Back again with another storm headed to Colorado! This one will bring a better chance for accumulating snow along I-25 – albeit, still not a major storm but likely to be enough to give Denver its first ‘official’ snow since the last one didn’t count. This will impact Colorado Wednesday through Friday with Thursday/Friday being the best time for the I-25 corridor to see snow.
We’ve been under a warming and drying trend since our last storm. Up to two feet of snow fell because of that storm. Thanks to that accumulation, snowpack season has begun! Here’s a look at the current snowpack across Colorado.
The Central mountains, including Winter Park, Summit County, Aspen and Crested Butte, have above normal snowpack right now. The rest of the mountains in Colorado are running a fair amount below the average for this date. The incoming storm will provide snow statewide but the southern mountains, the Sangre de Cristos and the San Juans, will be the most impacted. This storm will likely boost these areas to normal or above-normal snowpack by the end of the weekend.
The incoming storm is currently moving onshore near the Oregon/California border and it will continue to drop southeast through the next 24 hours. Winter weather alerts are posted region-wide with the Sierra seeing its first significant snow of the season with 1-2 feet of snow possible and a favorable pattern for snow and wet weather lasting for the next 10-14 days.
This storm is going to dig pretty far south into Arizona and New Mexico which is why southern Colorado will see more impacts from this. As you can see, the San Juans are under a Winter Storm Watch which means watch out for winter storm conditions within the next 36 hours. It’ll be upgrade to a warning when those conditions are expected within 24 hours. For anyone that doesn’t know in the Denver area, we want a storm like this to line up over SE Colorado for optimal upslope flow around Denver. This storm is looking to land somewhere over central New Mexico.
Notice the area of blues/greens in NorCal. That’s the storm we’re watching. It will dive southeast into the Four Corners area through this week before ejecting into the Upper Midwest this weekend. Most major weather models are showing this area of low pressure making is as far south as central New Mexico and with this kind of agreement amongst models, it’s hard to go against it.
Some models have this storm slightly stronger than other. Some models have this a bit more north than others. Both of those factors are going to have to be watched closely because a slight track further north could mean better snow chances along I-25 north of Colorado Springs.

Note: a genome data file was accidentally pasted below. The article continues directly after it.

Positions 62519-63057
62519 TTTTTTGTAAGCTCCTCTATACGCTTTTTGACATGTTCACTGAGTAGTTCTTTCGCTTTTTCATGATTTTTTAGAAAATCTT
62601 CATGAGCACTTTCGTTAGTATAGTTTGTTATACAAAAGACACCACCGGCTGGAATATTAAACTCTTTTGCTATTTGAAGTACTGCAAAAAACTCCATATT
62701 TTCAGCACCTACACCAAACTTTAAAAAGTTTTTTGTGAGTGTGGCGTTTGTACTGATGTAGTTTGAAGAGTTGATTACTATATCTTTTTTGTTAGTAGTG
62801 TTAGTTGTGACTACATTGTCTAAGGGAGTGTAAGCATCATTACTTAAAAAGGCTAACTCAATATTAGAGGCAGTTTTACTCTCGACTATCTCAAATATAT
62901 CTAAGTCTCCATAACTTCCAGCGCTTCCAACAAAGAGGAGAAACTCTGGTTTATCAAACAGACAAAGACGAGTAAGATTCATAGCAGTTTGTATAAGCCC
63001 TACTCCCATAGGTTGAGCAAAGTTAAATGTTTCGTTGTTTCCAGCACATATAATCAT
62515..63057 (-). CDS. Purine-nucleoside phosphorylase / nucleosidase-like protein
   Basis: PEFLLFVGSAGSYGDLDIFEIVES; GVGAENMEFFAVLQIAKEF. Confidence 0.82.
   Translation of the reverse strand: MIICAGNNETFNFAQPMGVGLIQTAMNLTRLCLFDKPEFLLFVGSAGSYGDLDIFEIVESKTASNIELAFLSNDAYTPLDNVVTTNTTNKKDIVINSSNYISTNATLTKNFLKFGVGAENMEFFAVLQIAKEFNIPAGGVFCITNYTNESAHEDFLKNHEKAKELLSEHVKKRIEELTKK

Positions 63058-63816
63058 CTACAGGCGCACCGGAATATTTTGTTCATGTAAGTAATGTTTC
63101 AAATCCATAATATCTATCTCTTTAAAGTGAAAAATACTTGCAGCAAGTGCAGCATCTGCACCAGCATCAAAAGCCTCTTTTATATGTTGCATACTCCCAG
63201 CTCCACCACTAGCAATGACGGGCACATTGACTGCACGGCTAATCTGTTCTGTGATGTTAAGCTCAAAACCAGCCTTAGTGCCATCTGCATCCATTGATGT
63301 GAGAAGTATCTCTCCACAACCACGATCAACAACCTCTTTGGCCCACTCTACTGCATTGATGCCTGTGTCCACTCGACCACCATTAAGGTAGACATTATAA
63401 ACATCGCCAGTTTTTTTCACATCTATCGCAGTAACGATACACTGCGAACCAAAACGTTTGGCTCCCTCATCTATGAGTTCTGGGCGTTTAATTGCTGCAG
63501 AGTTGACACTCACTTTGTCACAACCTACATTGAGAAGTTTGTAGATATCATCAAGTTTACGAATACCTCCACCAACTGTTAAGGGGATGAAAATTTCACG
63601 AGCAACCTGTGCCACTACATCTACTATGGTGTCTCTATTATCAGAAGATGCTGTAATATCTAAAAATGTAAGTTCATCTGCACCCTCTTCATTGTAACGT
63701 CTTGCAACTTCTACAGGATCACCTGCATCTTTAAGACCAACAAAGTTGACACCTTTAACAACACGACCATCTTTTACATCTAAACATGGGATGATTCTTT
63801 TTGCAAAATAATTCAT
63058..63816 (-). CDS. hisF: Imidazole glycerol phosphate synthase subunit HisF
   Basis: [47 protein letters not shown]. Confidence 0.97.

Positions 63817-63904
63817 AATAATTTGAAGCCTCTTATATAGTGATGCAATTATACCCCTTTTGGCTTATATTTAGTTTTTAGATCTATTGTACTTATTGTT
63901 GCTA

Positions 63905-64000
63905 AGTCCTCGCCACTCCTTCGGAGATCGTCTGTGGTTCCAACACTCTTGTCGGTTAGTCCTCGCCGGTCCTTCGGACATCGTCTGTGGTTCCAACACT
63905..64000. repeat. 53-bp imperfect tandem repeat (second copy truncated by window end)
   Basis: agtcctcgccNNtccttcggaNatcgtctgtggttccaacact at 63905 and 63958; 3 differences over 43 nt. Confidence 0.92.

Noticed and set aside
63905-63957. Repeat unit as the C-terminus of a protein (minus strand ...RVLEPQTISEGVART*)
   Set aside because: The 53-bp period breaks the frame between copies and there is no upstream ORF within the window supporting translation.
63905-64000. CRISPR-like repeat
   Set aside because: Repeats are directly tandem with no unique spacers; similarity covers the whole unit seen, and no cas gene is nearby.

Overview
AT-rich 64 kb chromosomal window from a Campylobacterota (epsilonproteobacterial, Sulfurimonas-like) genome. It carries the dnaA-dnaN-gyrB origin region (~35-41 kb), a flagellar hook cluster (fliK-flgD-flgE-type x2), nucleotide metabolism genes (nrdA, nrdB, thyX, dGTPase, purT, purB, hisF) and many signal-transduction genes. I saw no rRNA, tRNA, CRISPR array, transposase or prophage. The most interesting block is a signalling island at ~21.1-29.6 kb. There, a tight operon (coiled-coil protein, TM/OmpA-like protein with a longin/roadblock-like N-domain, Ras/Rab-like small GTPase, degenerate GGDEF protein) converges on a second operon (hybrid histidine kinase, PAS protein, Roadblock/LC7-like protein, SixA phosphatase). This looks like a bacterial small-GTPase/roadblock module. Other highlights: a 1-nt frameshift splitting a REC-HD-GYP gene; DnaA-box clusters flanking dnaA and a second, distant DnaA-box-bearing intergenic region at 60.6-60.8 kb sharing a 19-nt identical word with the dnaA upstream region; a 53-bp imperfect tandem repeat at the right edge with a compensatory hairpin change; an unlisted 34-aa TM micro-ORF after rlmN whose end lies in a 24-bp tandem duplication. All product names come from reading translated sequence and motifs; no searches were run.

Regardless, flow around the storm will push a lot of moisture into the San Juans and thanks to the orographics in that area, we will see the snow stack up nicely. Winds will be favorable for snow in the San Juans starting Wednesday and Lasting through Friday.
Up to two feet of snow could fall above 10,000′ in the eastern San Juans as wind flow and upslope will be the longest lasting there. Other areas of Colorado’s high country are likely to see advisory level weather alerts so expect those to be possible from Steamboat to Crested Butte. If you have any travel in the mountains from Wednesday to Friday (and possibly beyond), please make sure your car is ready to handle snow and slippery weather.
Here are the current winter alerts in place through Friday.
Here’s a look at potential snow totals for all of Colorado.
Many mountains will see some nice snow from this storm. Again, with the San Juans benefitting the most. Durango and Pagosa Springs are expecting some light snow from this storm as well. The I-25 corridor border to border is not looking like much but 0-2″ is possible from Thursday to Friday. The Raton Mesa (Trinidad) and the Palmer Divide (Castle Rock/Monument) have the best shot at that 2″ total. The Foothills from Woodland Park to Bailey to Idaho springs to Estes Park could see 2-5″ of snow.
Precipitation in general looks to be nice regardless of if it falls as snow or not.
The I-25 corridor and points east should get between 0.10-.25″ of liquid with areas from Castle Rock north could get up to a half inch (0.50″). From Aspen to Grand Junction and points north, a half inch to an inch of liquid is expected. The San Juan’s will get over an inch of moisture from this storm which is great news.
Here’s a look a timing in the San Juans (Telluride area shown as example)
Snow should start Wednesday evening and continue through Friday night. It will also be very windy Wednesday to Thursday.
For the Denver area, here’s a bit of what to expect timing-wise.
Clouds will thicken up Thursday after a dry and warm Wednesday. Winds will be breezy Thursday and Friday afternoon with gusts up to 30 mph. Moisture begins to tick up Wednesday evening and continues through Friday morning. This will be the best chance for rain or snow along the I-25 corridor. This is a short window of opportunity with a storm that’s not in a great location so again, not expecting huge totals from this storm.
We’ll need 0.10″ (or a tenth of an inch) of snow to add up at DIA for it to count as our first official snow and that’s looking like a good possibility right now.
Temperatures will obviously reflect snow potential with cold weather incoming for Denver.
Thursday and Friday will be cold, raw fall days but after temps in the 70s with sunshine (!!), it will feel a bit more like normal for this time of the year. Friday and Saturday mornings will be very cold. This weekend is looking warmer and drier with temperatures at seasonal norms.
Looking ahead, favorable winds look to bring scattered snows to the mountains this weekend and into early next week but there is no good signal for a big storm in that time. Another chance of light rain/snow is possible Monday across the Urban Corridor but it looks like light precipitation at best right now.
Enjoy the weather!